The 5,400-square-foot flag that will be raised at One World Trade Center today came all the way from Texas, where a small company specializes in big banners -- and takes immense pride in honoring the site where thousands of Americans perished on 9/11.
Star spangled banners manufactured by the Dixie Flag Manufacturing Co., in San Antonio, have graced the U.S. Capitol, football stadiums and New York's George Washington Bridge. But the company has never taken more care in stitching together an Old Glory than it did in making the 360-pound flag that will be unfurled by the Port Authority of New York and New Jersey today at the still-under-construction, 1,776-foot skyscraper, which will open in late 2013 as part of the World Trade Center memorial.
“This flag is for hope,” Dixie Flag President Pete Van de Putte told the San Antonio Express-News. “It shares a connection to the world (that) no one can think of that day and forget how much our world changed. This was built to honor those lives we lost.”
“To be asked to make the flag is exciting, so very humbling. You want to get it right,” added Van de Putte, whose grandmother started the company in 1958. “Every detail, from the largest star to the small stitching, has to be absolutely correct.”
Six workers, working with 560 yards of durable polyester and 1,650 yards of nylon thread, worked for three months to make the flag, according to the Express-News. Each stripe on the flag is 55 inches high, and every star measures 42 inches across.
“The biggest challenge was not letting it touch the floor," Terry Pineda, 59, whose daughter and two sons all served in the military following the attacks, told the paper.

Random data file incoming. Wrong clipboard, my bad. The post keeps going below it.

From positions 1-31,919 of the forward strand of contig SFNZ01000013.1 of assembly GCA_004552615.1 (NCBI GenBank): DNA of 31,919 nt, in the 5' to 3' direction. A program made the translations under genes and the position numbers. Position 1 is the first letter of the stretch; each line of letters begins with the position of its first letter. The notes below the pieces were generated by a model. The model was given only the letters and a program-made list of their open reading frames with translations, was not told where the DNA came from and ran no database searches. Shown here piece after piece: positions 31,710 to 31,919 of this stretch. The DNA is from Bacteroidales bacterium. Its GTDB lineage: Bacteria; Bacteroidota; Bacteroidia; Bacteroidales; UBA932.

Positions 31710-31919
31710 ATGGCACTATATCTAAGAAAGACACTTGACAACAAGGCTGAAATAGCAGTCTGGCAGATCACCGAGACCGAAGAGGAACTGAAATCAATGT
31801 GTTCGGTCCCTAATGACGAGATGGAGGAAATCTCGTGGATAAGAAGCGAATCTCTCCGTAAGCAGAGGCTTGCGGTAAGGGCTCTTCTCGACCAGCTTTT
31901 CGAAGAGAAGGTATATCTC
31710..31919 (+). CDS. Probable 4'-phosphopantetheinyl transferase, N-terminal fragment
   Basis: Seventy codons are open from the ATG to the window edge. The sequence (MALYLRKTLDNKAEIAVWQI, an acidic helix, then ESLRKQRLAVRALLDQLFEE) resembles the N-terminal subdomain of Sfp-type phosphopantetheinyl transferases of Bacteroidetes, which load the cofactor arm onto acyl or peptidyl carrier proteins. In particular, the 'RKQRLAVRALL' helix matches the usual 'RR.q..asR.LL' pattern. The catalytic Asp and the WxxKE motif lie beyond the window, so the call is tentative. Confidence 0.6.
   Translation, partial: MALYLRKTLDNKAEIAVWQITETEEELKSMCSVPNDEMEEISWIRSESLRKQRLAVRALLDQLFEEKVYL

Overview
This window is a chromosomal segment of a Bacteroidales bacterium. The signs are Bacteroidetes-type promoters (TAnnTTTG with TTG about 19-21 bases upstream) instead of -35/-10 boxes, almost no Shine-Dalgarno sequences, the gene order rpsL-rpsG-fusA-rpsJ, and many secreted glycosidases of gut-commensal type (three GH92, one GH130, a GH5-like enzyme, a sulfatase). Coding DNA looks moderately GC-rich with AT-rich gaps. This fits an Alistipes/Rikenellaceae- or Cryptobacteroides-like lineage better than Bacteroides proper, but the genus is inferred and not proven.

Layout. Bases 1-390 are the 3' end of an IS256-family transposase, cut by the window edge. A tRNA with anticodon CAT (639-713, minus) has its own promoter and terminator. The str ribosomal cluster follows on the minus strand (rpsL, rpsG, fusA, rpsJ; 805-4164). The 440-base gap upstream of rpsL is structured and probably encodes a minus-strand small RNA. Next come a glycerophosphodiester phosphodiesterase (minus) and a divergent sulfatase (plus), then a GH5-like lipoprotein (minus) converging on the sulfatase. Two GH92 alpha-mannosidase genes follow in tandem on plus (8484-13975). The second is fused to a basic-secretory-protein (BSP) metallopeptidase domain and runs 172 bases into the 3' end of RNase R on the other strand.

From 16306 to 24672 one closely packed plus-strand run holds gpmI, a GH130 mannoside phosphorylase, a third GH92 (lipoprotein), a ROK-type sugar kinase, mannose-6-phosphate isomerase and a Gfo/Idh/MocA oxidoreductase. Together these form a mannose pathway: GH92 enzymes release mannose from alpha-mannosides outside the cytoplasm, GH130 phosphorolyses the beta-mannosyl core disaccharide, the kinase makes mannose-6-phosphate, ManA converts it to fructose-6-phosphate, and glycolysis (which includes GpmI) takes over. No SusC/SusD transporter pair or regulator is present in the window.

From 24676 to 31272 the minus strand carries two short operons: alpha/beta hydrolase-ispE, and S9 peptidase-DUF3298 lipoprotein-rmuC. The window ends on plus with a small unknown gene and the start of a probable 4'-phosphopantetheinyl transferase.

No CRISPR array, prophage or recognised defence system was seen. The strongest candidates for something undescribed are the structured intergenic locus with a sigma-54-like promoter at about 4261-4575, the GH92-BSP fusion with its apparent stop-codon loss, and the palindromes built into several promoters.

The banner will be hoisted to the 73rd story, where it will hang against the glass of the skyscraper. And while the company has never made a more important Stars and Stripes, it has made bigger ones.
Dixie's 150-foot-by-300-foot flag flies above the Alamo Bowl, and one with the same dimensions as the flag being raised today flew above the World Trade Center before being moved to the George Washington Bridge, which spans New York and New Jersey. It is now the largest free-waving American flag in history. Other flags made by Dixie have provided a patriotic backdrop for presidential inaugurations.
Pineda told the Express-News she understands the significance and symbolism of her latest handiwork.
“Something was lost on 9/11, and we all lost a bit of our freedom,” she told the paper. “The people that lost their loved ones know there's nothing that can bring them back.
“But a flag or memorial can show [those families] aren't alone, and we are all standing behind them in our loss,” Pineda added. “This flag, it will hang in New York and mean so much to so many people."